Table 2

Description of study sample

Table 3 summarizes the results for each potential predictor of a revision. Race and BMI were the only significant predictors of retreatment. Among Caucasians, 8.0% required a revision compared with 100% of African-Americans (p<0.001). The c-index for race as a predictor was 0.857, indicating that race is a strong predictor for the need of revision.

Table 3

Potential predictors for retreatment

BMI classified using the WHO groups was also a significant predictor, showing that patients with higher BMIs had a higher likelihood of a revision (p=0.031). BMI class was also a significant predictor of revision (p=0.031). Among class III obese patients, 46.2% (6/13) required a revision compared with 40% (2/5) of class II obese patients, 0% (0/7) of class I obese patients, and 0% (0/6) of normal weight patients. The c-index for BMI class was 0.793. Note that mean BMI was significantly higher for African-Americans than Caucasians (47.0 vs 36.3, p=0.035), thus in this small study it is difficult to separate the effects of race and BMI on revision rate.

Review of treatment results were as follows: improvement in papilledema in 30/31 (96.8%), improved lumbar puncture (LP) pressures in 15/22 (68.2%) who had repeat LP pressure measurements, resolution of tinnitus in 18/19 (94.7%) who reported tinnitus, and improvement in headaches in 23/31 (74.2%) of patients. There were no significant complications. One patient had a small subdural contrast collection associated with microcatheter injection against the wall of the sinus. There were no incidences of in-stent thrombosis. All retreatment cases (seven patients received ventriculoperitoneal shunt and one patient had a re-stenting) were associated with a narrowing of the sinus proximal to the dural stent, as defined by the direction of blood flow (figure 2). The repeat endovascular pressure gradient measurement in these patients revealed comparable gradient before stenting (data not shown).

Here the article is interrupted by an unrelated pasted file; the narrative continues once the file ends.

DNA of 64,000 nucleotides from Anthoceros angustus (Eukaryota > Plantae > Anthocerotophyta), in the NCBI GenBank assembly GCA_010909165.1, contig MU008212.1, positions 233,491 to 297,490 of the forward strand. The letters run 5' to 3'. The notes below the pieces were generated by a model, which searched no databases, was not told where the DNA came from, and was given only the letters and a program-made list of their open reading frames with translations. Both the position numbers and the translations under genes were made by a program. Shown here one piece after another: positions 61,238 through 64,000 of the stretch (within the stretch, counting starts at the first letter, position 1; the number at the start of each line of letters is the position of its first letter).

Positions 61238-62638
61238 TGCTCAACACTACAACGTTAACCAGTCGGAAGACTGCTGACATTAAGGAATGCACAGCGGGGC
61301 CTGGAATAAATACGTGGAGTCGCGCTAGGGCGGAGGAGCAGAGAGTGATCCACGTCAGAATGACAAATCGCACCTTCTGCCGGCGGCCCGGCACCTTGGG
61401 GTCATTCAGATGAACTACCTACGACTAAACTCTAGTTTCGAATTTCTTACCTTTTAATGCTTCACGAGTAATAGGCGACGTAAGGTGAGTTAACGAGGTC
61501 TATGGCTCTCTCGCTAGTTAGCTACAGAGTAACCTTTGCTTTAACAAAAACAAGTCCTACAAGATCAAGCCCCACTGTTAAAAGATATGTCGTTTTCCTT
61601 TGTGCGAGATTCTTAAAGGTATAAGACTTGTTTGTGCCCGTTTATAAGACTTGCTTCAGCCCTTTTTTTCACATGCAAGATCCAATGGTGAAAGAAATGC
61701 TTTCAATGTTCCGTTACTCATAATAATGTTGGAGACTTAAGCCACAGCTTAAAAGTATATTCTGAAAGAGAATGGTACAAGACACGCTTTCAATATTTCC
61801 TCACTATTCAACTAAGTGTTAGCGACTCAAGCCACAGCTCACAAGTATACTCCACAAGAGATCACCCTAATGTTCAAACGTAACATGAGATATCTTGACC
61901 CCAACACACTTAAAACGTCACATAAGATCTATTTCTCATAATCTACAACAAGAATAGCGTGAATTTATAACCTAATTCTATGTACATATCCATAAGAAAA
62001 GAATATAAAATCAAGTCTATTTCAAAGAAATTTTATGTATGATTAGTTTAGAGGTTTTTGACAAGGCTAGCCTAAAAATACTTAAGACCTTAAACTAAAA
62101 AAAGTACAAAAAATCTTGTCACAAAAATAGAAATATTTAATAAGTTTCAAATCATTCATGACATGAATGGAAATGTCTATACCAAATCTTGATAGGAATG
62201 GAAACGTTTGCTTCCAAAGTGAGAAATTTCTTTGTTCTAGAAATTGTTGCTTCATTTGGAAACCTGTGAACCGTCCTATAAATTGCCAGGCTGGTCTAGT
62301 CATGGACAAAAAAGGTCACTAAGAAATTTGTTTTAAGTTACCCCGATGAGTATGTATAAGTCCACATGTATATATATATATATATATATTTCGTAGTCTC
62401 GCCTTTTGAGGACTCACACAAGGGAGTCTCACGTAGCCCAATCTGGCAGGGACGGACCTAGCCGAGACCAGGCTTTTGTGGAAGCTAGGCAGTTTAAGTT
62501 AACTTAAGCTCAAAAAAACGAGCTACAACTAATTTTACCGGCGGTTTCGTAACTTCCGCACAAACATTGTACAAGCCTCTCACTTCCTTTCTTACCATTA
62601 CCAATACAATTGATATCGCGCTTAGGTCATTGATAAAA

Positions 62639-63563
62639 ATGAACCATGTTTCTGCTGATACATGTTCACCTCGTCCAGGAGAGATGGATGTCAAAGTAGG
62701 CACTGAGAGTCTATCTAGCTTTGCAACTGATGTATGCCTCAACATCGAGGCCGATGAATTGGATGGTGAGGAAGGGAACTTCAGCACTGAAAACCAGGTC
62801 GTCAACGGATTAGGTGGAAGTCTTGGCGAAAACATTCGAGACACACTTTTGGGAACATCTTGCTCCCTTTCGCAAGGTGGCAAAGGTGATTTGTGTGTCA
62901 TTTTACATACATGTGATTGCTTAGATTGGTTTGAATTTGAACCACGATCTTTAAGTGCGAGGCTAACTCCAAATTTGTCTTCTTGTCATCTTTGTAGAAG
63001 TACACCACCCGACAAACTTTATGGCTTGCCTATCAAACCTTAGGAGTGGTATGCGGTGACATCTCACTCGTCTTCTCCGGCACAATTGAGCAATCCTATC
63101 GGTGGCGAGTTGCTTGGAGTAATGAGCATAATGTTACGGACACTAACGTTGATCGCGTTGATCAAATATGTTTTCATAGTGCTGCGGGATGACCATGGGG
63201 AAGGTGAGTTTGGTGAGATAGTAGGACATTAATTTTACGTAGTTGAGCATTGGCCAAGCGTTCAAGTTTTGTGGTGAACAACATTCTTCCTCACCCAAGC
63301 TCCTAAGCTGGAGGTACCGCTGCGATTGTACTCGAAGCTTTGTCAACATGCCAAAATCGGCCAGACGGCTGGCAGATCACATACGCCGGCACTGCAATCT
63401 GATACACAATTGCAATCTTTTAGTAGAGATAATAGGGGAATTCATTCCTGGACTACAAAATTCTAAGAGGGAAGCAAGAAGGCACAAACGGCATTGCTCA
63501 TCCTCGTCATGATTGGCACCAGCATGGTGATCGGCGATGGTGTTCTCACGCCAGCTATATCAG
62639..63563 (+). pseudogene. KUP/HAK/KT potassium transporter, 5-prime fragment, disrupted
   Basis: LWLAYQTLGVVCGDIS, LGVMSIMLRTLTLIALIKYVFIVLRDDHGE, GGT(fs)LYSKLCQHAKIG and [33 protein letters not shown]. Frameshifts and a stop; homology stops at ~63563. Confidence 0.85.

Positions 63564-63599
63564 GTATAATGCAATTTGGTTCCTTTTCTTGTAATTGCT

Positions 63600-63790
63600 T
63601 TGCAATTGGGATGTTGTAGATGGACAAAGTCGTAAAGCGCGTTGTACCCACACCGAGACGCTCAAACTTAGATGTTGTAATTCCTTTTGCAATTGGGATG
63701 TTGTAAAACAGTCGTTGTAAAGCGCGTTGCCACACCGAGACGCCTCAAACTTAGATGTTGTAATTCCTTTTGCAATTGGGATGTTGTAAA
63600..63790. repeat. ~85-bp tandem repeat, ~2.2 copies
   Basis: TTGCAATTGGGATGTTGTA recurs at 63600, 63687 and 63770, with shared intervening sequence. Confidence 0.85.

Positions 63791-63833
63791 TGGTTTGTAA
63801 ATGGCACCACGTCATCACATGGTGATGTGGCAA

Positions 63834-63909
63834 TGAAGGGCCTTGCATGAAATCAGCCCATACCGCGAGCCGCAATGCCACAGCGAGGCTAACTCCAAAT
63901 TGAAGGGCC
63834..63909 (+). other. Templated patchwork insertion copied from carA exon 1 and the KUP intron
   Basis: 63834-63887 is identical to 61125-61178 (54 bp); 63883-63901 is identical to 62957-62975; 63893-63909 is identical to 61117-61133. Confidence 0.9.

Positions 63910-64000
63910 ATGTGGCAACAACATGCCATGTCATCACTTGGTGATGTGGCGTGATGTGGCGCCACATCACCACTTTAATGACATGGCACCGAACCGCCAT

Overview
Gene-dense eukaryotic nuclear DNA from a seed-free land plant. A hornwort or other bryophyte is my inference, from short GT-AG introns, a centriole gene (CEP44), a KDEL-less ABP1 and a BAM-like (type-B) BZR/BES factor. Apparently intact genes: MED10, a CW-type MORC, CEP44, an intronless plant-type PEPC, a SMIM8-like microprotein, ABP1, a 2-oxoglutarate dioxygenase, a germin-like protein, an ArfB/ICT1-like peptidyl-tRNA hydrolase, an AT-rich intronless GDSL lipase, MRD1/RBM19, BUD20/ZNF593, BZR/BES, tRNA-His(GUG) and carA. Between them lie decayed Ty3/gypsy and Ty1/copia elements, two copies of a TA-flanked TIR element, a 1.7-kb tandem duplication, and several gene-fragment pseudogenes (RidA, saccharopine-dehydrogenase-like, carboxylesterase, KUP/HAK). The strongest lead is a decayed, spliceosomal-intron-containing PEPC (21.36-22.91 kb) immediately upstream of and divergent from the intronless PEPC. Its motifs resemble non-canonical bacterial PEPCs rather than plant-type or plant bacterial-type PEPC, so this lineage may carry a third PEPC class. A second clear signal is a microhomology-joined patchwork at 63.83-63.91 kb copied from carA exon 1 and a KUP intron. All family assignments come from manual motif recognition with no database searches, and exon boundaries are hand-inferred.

Figure 2

(A) Digital subtraction venography demonstrates narrowing of the transverse sinus adjacent to the previously placed stent compatible with a proximal ‘juxta-stent’ stenosis. (B) CT venography demonstrates abrupt narrowing of the transverse sinus proximal to the stent.

Discussion